Queer Places:
Novospassky Monastery, Krest'yanskaya Ploshchad', 10, Moskva, Russia, 115172

Image result for Sergei Alexandrovich of Russia 1905Grand Duke Sergei Alexandrovich of Russia[1] (May 11, 1857 – February 17, 1905) was the fifth son and seventh child of Emperor Alexander II of Russia. He was an influential figure during the reigns of his brother Emperor Alexander III of Russia and his nephew Emperor Nicholas II, who was also his brother in law through Sergei's marriage to Elizabeth, the sister of Tsarina Alexandra.[2]

Grand Duke Sergei's education gave him lifelong interests in culture and the arts. Like all male members of the Romanov dynasty, he followed a military career, and he fought in the Russo-Turkish War of 1877–78, receiving the Order of St George for courage and bravery in action. In 1882, his brother, Tsar Alexander III, appointed him Commander of the 1st Battalion Preobrazhensky Life Guard Regiment, a position he held until 1891. In 1889, Grand Duke Sergei was promoted to the rank of Major General. In 1884, Sergei married Princess Elisabeth of Hesse and by Rhine, a granddaughter of Queen Victoria. Their marriage remained childless, but they became the guardians of the two children of his brother, Grand Duke Paul Alexandrovich of Russia: Grand Duchess Maria, and Grand Duke Dimitri. Grand Duke Sergei Alexandrovich and his wife promoted the marriage of Sergei's nephew, Tsar NicholasnbspII, with Princess Alix of Hesse, Elizabeth's youngest sister.

Between 1891 and 1905, Grand Duke Sergei served as Governor General of Moscow. His reputation was tarnished as he was partially blamed for the Khodynka Tragedy, which, during the festivities following the coronation of Emperor NicholasnbspII, resulted in thousands of deaths. As a Governor of Moscow, Grand Duke Sergei was responsible for the expulsion of Moscow's 20,000 Jews at the start of his tenure, and he repressed a student movement to prevent the spread of revolutionary ideas. His conservative policies, extreme even by contemporary standards, made him a polarizing figure, and he was regarded as a reactionary. In 1894 Grand Duke Sergei was made a member of the State Council. In 1896 he was promoted to Lieutenant General and appointed as Commander of Moscow military district. After thirteen years of service, Grand Duke Sergei resigned from the Governorship on Januarynbsp1, 1905. Targeted by the SR Combat Organization, he was assassinated by a terrorist bomb at the Kremlin.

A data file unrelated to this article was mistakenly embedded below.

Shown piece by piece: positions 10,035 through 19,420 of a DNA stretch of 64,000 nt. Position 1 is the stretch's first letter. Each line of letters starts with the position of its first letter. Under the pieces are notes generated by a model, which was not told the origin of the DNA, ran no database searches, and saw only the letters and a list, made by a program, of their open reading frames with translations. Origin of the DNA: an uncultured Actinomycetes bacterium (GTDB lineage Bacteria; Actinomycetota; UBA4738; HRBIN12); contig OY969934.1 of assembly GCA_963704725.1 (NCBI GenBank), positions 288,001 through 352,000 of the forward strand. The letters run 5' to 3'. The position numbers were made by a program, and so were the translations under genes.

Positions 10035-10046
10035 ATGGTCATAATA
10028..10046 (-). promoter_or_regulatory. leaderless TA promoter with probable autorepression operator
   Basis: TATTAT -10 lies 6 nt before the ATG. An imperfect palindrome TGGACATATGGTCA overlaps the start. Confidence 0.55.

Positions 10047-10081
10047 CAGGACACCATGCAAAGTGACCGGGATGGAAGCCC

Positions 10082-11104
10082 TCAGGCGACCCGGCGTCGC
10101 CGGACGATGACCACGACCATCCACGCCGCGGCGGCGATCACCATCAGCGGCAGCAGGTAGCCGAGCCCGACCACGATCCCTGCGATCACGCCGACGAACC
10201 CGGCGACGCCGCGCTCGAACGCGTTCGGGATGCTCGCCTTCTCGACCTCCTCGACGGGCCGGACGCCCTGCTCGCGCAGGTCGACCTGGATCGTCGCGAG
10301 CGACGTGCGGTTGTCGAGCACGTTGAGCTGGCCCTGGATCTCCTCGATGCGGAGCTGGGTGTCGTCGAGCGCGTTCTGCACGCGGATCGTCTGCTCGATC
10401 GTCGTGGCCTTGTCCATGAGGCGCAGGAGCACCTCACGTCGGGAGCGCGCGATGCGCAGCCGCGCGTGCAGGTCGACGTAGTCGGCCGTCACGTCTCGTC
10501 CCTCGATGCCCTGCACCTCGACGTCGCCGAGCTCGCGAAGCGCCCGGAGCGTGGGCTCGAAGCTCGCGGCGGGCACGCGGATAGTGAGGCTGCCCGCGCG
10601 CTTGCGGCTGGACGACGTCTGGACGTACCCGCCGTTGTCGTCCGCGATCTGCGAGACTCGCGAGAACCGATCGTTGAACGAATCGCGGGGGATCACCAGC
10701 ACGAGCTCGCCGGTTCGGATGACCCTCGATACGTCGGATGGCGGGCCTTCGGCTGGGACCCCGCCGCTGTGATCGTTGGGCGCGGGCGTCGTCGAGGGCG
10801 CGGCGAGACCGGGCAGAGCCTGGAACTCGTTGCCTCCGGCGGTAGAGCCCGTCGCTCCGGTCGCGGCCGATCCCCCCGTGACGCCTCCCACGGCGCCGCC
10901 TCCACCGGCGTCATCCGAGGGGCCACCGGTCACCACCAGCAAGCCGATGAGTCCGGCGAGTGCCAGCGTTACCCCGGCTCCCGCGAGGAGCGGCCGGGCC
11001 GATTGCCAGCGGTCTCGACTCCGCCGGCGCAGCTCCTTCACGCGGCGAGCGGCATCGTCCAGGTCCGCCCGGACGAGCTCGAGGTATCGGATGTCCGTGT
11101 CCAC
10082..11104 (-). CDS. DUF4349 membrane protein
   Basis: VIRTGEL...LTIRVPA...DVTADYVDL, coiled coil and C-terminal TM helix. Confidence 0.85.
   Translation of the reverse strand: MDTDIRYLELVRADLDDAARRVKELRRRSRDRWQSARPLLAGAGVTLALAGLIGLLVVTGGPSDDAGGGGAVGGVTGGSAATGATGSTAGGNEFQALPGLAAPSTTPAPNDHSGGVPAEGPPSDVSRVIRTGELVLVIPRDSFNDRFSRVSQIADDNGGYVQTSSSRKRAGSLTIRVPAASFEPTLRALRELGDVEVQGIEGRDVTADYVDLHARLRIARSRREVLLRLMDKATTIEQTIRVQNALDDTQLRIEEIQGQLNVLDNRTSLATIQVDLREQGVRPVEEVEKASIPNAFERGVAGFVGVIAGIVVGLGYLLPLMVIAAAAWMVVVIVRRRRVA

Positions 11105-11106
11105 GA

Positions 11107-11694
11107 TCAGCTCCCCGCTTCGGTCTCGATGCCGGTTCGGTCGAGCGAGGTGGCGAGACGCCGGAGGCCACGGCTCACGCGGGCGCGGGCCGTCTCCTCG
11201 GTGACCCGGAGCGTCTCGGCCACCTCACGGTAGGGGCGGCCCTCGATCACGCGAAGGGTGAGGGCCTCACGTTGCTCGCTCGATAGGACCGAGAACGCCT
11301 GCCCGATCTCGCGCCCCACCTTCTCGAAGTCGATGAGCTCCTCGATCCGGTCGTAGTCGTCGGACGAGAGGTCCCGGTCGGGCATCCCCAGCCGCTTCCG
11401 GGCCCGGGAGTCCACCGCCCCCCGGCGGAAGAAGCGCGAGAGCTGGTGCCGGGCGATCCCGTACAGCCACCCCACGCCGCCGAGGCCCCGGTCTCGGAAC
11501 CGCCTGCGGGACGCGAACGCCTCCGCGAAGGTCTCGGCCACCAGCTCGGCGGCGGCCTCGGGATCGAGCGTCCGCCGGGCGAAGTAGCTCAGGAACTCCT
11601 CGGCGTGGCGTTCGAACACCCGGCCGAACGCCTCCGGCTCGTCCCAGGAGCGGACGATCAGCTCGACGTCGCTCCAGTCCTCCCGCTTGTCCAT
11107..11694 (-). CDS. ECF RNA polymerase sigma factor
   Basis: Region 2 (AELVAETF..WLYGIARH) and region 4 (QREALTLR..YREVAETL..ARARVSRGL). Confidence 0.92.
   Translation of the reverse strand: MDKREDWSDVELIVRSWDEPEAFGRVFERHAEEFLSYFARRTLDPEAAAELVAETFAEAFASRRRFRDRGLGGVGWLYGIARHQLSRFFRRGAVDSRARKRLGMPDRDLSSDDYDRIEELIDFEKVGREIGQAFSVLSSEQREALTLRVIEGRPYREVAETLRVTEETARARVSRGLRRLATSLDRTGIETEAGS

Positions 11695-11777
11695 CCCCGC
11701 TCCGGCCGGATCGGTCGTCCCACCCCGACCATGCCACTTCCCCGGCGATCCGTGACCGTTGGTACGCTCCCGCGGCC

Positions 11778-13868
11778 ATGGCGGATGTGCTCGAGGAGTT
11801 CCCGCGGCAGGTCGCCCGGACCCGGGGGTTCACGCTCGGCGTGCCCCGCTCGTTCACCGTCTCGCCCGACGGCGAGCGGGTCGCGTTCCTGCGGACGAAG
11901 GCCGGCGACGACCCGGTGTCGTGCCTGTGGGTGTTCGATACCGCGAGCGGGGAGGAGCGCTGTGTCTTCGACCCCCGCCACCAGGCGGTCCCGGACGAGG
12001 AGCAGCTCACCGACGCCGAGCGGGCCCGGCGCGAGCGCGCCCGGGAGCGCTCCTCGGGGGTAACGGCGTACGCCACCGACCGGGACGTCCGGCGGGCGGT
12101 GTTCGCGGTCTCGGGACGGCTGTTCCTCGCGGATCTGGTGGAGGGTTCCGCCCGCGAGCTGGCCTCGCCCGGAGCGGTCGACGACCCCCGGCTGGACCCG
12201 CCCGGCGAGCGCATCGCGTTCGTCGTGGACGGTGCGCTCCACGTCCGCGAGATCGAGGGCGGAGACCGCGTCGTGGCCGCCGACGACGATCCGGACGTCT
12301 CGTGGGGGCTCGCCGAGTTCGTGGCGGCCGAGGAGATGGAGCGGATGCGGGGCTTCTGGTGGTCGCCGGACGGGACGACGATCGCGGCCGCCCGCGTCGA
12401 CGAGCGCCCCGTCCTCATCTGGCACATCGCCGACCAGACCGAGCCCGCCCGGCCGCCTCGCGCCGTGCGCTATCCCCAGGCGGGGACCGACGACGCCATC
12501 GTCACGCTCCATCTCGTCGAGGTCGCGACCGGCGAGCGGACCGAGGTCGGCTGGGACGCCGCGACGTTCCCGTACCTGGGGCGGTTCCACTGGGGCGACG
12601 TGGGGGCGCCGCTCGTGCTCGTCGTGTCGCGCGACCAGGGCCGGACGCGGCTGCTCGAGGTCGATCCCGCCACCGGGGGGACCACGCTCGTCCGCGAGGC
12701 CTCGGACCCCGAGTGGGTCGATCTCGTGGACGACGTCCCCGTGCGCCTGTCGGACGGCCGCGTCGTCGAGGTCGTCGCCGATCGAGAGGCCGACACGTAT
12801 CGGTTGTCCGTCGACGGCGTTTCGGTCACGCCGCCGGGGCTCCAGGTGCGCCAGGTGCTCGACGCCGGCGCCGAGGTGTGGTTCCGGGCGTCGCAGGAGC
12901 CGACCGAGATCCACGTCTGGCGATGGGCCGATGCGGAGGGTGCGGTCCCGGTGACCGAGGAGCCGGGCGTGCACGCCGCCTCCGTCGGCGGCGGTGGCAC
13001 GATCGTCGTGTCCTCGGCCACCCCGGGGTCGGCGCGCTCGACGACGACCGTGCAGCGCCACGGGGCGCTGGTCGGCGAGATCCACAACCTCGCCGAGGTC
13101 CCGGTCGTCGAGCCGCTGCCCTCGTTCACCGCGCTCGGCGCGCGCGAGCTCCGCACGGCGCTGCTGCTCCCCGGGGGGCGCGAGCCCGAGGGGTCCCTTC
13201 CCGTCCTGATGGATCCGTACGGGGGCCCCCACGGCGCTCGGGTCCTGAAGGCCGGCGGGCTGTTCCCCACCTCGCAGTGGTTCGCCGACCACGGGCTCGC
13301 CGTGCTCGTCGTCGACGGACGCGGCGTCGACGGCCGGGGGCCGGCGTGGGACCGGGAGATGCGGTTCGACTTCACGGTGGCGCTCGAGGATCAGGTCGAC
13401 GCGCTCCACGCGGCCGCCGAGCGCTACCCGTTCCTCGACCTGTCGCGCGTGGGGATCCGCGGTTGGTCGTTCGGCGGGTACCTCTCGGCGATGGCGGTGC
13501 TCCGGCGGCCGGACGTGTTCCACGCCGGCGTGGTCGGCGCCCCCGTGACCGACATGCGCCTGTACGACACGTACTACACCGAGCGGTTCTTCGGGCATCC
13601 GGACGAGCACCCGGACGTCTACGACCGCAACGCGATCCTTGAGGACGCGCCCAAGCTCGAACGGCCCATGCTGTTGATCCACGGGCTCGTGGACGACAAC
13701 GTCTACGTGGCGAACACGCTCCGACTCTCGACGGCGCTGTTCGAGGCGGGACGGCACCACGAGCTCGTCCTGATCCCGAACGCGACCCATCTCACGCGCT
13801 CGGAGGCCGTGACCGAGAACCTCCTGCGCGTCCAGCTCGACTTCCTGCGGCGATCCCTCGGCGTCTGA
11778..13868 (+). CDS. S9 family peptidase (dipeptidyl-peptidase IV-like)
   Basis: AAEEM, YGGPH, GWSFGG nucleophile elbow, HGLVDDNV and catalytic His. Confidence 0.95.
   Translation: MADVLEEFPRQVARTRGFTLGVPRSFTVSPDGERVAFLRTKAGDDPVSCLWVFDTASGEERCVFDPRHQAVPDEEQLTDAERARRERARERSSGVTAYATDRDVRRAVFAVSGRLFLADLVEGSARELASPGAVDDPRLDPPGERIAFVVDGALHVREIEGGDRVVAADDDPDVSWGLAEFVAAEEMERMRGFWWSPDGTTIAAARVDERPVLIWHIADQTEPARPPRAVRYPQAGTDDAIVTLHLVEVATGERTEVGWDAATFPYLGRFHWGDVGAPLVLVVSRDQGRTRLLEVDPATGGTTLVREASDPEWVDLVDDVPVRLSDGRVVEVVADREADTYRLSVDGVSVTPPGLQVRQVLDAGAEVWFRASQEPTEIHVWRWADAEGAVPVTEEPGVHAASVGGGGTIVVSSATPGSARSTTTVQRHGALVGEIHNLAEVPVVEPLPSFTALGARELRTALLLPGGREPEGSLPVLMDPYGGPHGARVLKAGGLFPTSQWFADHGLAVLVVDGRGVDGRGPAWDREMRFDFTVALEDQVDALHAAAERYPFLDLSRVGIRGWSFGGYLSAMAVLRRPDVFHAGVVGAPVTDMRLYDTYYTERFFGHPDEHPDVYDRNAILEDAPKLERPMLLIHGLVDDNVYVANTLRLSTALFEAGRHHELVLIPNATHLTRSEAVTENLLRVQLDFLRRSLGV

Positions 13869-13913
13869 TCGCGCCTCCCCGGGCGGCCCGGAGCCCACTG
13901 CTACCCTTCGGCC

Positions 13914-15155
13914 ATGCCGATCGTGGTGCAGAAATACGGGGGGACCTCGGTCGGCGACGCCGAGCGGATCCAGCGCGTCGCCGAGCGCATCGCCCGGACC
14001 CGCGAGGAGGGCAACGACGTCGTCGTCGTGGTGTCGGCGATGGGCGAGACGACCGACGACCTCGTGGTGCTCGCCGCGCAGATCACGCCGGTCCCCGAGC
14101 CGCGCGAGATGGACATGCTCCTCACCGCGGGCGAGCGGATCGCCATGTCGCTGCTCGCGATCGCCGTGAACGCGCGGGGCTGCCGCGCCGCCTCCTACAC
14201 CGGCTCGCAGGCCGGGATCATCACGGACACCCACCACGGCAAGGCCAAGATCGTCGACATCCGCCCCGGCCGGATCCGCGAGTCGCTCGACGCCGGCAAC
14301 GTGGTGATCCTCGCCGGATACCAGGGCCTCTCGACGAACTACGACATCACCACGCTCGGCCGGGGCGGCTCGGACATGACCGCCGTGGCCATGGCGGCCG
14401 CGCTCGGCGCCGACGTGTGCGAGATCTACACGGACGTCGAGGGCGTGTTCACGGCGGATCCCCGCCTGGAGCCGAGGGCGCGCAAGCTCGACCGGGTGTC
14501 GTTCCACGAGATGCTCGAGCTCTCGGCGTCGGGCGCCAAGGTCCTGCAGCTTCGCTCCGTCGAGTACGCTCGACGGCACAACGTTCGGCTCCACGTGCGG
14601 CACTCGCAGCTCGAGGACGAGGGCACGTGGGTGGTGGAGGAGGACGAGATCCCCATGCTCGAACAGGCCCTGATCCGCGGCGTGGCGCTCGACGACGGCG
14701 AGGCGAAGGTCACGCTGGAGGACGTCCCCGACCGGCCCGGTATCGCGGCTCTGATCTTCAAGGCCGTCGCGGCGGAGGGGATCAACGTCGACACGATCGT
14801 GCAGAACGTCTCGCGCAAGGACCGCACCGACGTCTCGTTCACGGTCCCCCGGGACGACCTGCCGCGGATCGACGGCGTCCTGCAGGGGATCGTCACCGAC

Sergei's marriage is barely documented. His private papers, including his correspondence with his wife, have not survived, and the evidence that does exist in the Moscow State archives, the most important repository of Romanov papers, is open to interpretation. According to some contemporary reports, Sergei was homosexual.[3] [4] His sexuality conflicted with his intense religious beliefs and the expectations of his position. Contrary to this belief, the marriage was happy, in its own way. Unusually for royal couples, they slept in the same bed for all of their married life.[5] Forced to defend Sergei against rumors of discord, Elizabeth Feodorovna was devoted to her husband and treasured his memory after his death.

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Chudov monastery was demolished in 1928, and the Presidium of the Supreme Soviet was built on the site. The burial crypt of the Grand Duke was located in a courtyard of that building, which had been used as a parking lot. In 1990, building workers in the Kremlin discovered the blocked up entrance of the burial vault. The coffin was examined and found to contain the Grand Duke’s remains, covered with the military greatcoat of the Kiev regiment, decorations, and an icon. He had left written instructions that he was to be buried in the Preobrazhensky Lifeguard regiment uniform, but as his body was so badly mutilated this proved impossible. In 1995, the coffin was officially exhumed, and after a Panikhida in the Kremlin Cathedral of the Archangel, it was reburied in a vault of the Novospassky Monastery in Moscow on September 17, 1995.[6]

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  1. ^ Grand Duke Sergei Alexandrovich of Russia, From Wikipedia, the free encyclopedia
  2. ^ Zeepvat, ''Romanov Autumn'', p. 121
  3. ^ Zeepvat, ''Romanov Autumn'', p. 132
  4. ^ Perry, Constantine, ''The Flight of the Romanovs'', p. 41
  5. ^ Warwick, ''Ella: Princess, Saint & Martyr'', p. 157
  6. ^ Zeepvat, ''Romanov Autumn'', p. 134